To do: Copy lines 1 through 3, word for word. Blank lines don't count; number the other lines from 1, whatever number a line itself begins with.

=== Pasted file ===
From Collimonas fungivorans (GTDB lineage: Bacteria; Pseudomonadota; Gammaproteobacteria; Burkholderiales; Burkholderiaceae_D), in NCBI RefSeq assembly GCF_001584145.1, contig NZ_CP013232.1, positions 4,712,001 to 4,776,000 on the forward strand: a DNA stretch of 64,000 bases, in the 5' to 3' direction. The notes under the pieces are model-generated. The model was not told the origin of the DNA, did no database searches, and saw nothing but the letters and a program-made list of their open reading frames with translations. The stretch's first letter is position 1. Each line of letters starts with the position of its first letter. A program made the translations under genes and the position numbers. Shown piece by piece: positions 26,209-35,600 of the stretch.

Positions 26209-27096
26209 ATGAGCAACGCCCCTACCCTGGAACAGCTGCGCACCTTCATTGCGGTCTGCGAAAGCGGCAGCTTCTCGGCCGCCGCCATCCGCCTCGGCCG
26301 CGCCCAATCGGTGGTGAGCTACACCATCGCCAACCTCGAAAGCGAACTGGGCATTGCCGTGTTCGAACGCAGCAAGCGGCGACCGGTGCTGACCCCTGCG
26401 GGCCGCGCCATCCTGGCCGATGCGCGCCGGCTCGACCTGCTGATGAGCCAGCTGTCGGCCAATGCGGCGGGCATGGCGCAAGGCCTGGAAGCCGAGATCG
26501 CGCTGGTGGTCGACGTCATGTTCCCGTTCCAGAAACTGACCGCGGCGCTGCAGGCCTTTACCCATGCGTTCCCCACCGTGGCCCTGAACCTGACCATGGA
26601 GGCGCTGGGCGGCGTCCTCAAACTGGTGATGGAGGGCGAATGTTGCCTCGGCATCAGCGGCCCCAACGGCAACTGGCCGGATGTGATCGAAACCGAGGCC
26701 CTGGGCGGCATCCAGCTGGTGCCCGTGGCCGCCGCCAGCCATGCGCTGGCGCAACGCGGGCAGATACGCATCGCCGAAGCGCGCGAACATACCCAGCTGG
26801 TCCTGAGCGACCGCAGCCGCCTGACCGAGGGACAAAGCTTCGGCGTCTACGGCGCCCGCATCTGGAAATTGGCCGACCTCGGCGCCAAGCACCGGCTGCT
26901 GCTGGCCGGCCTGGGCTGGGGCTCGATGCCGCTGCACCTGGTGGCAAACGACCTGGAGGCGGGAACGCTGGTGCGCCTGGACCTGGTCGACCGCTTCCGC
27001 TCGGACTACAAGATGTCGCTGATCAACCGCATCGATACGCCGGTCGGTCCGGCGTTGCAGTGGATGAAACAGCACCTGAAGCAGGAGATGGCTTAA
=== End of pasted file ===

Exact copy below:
From Collimonas fungivorans (GTDB lineage: Bacteria; Pseudomonadota; Gammaproteobacteria; Burkholderiales; Burkholderiaceae_D), in NCBI RefSeq assembly GCF_001584145.1, contig NZ_CP013232.1, positions 4,712,001 to 4,776,000 on the forward strand: a DNA stretch of 64,000 bases, in the 5' to 3' direction. The notes under the pieces are model-generated. The model was not told the origin of the DNA, did no database searches, and saw nothing but the letters and a program-made list of their open reading frames with translations. The stretch's first letter is position 1. Each line of letters starts with the position of its first letter. A program made the translations under genes and the position numbers. Shown piece by piece: positions 26,209-35,600 of the stretch.

Positions 26209-27096
26209 ATGAGCAACGCCCCTACCCTGGAACAGCTGCGCACCTTCATTGCGGTCTGCGAAAGCGGCAGCTTCTCGGCCGCCGCCATCCGCCTCGGCCG